As building façade replace billboards, graffitists’ life at risk

Published: February 28, 2017
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A graffitist dangles off a wooden plank supported by a ladder and some concrete bricks as he paints the facade of a high-rise building near Sakhi Hassan Chowrangi in Karachi. This trend of painting advertisements over buildings emerged after the courts placed a blanket ban on billboards last year. Photos: Ayesha Mir/Express

A graffitist dangles off a wooden plank supported by a ladder and some concrete bricks as he paints the facade of a high-rise building near Sakhi Hassan Chowrangi in Karachi. This trend of painting advertisements over buildings emerged after the courts placed a blanket ban on billboards last year. Photos: Ayesha Mir/Express

PHOTO: AYESHA MIR/EXPRESS PHOTO: AYESHA MIR/EXPRESS PHOTO: AYESHA MIR/EXPRESS PHOTO: AYESHA MIR/EXPRESS A graffitist dangles off a wooden plank supported by a ladder and some concrete bricks as he paints the facade of a high-rise building near Sakhi Hassan Chowrangi in Karachi. This trend of painting advertisements over buildings emerged after the courts placed a blanket ban on billboards last year. Photos: Ayesha Mir/Express

KARACHI  : “We offer some sadqah [charity] before we start our work. Allah is up there and, down here, we have faith in Him,” said 21-year-old Imran, as he mounts a makeshift propeller to start painting the façade of a high-rise building in Karachi.

Imran is one of the many such graffitists who risk their lives every day as they paint advertisements across residential buildings, flyovers and underpasses – a new trend that emerged ever since the Supreme Court restricted large hoardings and billboards in the city in May last year.

PHOTO: AYESHA MIR/EXPRESS

PHOTO: AYESHA MIR/EXPRESS

Last year, the apex court had directed the additional attorney-general, Salman Talibuddin, and provincial advocate-general, Nisar Ahmed Durrani, to conduct meetings with all the civic agencies that grant permission for installing such outdoor advertisements to finalise the amendments to the proposed bylaws applicable beyond ‘public properties’ to achieve city-wide uniformity and ensure safety measures for citizens.

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An advocate of Public Interest Law Association of Pakistan, Summaiya Zaidi, said that the outdoor advertisement associations are still waiting for a hearing date from the court. However, for such commercial graffiti on high-rise buildings, she said that they are not illegal as there are no government regulations against them.

PHOTO: AYESHA MIR/EXPRESS

PHOTO: AYESHA MIR/EXPRESS

On Monday, Imran was dabbing red paint outside the six-storey Sareena Apartments at Sakhi Hassan Chowrangi in North Nazimabad, perched on a rickety wooden plank which was dangling off a 100-metre-long and four-inch-wide rope. And he is not alone as three other of his colleagues are dangling off their own makeshift harnesses at different points of the same building. They will make Rs2,000 for the day’s work.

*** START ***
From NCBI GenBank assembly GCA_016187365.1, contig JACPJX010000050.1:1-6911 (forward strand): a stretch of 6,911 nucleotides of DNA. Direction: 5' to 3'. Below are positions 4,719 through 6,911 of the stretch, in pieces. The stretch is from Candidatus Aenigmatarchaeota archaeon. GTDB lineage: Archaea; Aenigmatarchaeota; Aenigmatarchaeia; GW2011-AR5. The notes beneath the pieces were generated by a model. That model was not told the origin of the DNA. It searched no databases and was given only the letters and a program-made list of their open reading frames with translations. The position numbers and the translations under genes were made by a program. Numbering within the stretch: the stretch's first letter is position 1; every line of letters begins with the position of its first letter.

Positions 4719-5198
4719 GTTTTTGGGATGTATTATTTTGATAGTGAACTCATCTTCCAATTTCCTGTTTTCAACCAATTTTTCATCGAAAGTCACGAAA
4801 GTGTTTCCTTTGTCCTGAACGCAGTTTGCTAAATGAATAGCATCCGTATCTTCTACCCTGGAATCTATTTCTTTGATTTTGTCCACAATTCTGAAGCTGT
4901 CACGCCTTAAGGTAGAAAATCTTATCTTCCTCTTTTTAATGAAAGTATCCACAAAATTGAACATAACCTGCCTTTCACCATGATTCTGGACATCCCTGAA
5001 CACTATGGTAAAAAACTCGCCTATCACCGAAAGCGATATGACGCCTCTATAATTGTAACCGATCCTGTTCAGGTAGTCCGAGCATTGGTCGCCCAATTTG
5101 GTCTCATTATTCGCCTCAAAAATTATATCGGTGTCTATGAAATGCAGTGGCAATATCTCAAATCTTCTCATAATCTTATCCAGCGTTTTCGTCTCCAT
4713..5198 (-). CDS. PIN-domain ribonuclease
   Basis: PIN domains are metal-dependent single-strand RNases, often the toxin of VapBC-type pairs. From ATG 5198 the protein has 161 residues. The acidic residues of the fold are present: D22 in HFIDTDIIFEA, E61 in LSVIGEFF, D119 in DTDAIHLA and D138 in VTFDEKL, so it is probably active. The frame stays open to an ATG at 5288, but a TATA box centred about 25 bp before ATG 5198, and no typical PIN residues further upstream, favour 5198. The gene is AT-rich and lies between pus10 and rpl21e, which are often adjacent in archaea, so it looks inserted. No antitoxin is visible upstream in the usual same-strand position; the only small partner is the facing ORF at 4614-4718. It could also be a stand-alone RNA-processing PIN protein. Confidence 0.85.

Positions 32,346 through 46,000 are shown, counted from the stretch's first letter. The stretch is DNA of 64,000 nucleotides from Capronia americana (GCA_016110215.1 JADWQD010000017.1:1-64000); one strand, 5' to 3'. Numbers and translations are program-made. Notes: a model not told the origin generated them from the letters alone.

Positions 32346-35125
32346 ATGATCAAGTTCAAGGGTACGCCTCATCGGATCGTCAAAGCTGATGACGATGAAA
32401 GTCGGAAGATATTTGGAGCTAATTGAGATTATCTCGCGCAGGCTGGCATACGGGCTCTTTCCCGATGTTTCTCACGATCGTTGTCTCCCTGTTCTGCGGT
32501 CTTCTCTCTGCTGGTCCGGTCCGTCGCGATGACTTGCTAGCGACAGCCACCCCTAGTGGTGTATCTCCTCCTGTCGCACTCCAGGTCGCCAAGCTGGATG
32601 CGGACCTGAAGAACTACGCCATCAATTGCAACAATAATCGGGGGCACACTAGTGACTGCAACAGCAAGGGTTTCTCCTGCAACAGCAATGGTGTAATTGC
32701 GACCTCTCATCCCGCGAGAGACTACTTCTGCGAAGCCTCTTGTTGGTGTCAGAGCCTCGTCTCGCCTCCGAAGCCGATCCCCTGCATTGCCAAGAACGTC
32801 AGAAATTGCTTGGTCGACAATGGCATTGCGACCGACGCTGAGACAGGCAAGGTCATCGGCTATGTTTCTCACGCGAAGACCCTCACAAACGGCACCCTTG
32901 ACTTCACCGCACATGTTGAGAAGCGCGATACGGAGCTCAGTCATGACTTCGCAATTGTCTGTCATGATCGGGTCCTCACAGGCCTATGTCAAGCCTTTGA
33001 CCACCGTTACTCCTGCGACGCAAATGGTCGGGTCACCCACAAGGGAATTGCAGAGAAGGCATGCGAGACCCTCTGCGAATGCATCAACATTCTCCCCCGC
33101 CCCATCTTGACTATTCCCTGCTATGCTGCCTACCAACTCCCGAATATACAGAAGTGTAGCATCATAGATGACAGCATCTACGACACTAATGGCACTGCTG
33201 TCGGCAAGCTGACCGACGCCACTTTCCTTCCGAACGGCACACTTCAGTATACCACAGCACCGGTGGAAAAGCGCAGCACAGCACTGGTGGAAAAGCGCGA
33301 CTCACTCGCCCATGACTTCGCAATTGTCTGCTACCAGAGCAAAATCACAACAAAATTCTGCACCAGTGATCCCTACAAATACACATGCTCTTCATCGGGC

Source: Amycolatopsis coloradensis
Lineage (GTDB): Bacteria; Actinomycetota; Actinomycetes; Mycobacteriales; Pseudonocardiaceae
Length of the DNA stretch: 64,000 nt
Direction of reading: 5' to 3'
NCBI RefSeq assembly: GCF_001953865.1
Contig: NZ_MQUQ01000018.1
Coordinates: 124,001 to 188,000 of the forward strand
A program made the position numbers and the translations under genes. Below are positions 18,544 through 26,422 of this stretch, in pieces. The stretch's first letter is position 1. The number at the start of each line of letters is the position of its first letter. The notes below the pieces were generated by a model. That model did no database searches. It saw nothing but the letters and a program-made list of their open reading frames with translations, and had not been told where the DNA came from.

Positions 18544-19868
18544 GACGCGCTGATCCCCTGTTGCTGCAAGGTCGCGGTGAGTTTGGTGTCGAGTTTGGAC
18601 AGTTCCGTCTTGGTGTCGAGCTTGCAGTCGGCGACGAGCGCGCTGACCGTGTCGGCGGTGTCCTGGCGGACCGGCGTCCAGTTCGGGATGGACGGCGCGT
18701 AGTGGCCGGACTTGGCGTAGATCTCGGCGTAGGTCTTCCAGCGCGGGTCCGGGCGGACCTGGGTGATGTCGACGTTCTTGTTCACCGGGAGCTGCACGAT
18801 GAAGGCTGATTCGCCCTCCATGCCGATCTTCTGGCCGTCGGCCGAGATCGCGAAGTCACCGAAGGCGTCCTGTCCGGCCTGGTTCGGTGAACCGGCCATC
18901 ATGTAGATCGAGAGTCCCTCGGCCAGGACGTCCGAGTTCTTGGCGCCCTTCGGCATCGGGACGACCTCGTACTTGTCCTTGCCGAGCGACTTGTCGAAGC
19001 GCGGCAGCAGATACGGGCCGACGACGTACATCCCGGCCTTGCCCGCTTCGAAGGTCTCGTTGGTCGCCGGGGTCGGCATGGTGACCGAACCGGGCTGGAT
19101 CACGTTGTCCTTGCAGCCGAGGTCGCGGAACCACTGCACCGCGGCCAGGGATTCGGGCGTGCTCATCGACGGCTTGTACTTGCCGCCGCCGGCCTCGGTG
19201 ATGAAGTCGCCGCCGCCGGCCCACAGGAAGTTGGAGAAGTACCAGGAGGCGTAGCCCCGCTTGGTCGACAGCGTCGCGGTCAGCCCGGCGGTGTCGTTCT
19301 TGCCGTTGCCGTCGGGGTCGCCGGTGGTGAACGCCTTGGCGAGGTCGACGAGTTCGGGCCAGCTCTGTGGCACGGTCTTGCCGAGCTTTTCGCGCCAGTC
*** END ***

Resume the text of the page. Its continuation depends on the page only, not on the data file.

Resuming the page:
As soon as he finished painting one section, Imran blows a whistle and his co-worker, who is sitting on the rooftop loosens the rope to lower the wooden plank. On the rooftop, this rope is tied to a ladder which is placed diagonally along the wall and some concrete bricks are placed over it to give weight.

PHOTO: AYESHA MIR/EXPRESS

PHOTO: AYESHA MIR/EXPRESS

“This is a swing” is how Muhammad Saleem, who is monitoring the activity, describes the harness. The wood plank tied with a rope is so strong that it can lift a car, he boasted.

He dismisses the need for a helmet, safety harness or even belts as items that will create hassle. “All the graffitists get training of at least two years from our master before they start painting high-rise buildings,” he said. “We have become immune now and we are not afraid of heights.”

Saleem admitted renting machines would be more expensive than using wooden planks for the graffitists. Large multinational companies pay millions of rupees on advertising campaign yet there is no regard for the safety of these labourers.

Labour bylaws

Sindh Labour department’s joint director for District East, Gulfam Nabi Memon, told The Express Tribune that the Sindh Factory Act 2015’s chapter three on health and safety talks about safety precautions of the labourers.

PHOTO: AYESHA MIR/EXPRESS

PHOTO: AYESHA MIR/EXPRESS

Section 41 of this chapter states that, in every factory, all places of work where a worker may be liable to fall a distance exceeding three feet and six inches shall be provided with fencing or other suitable safeguards. However, the law mentions nothing about wearing helmet or a belt.

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To this, Memon responded that there is a new law – the ‘Sindh Occupational and Health’ law – approved by the chief minister and is supposed to be passed by Sindh Assembly. It talks about further precautionary measures for labourers in Sindh, he added.

According to Memon, the labour department is only functional in four of Karachi’s six districts. District East also covers Korangi and Malir districts and has only five members to inspect labour rights. In all of Sindh, he said that they have only 130 inspectors.

If their inspectors find any violations in labour rights during inspection, they give the contractors seven days. If the violation is not addressed, Memon said that they submit a challan in the labour court. However, the law does not permit any imprisonment in such cases and the contractor can only be fined for the offence.

Meanwhile, Pakistan Institute of Labour, Education and Research executive director Karamat Ali, said that Article 9 of the constitution talks about the right of life for every citizen and it is the responsibility of every contractor to ensure the safety of its workers.

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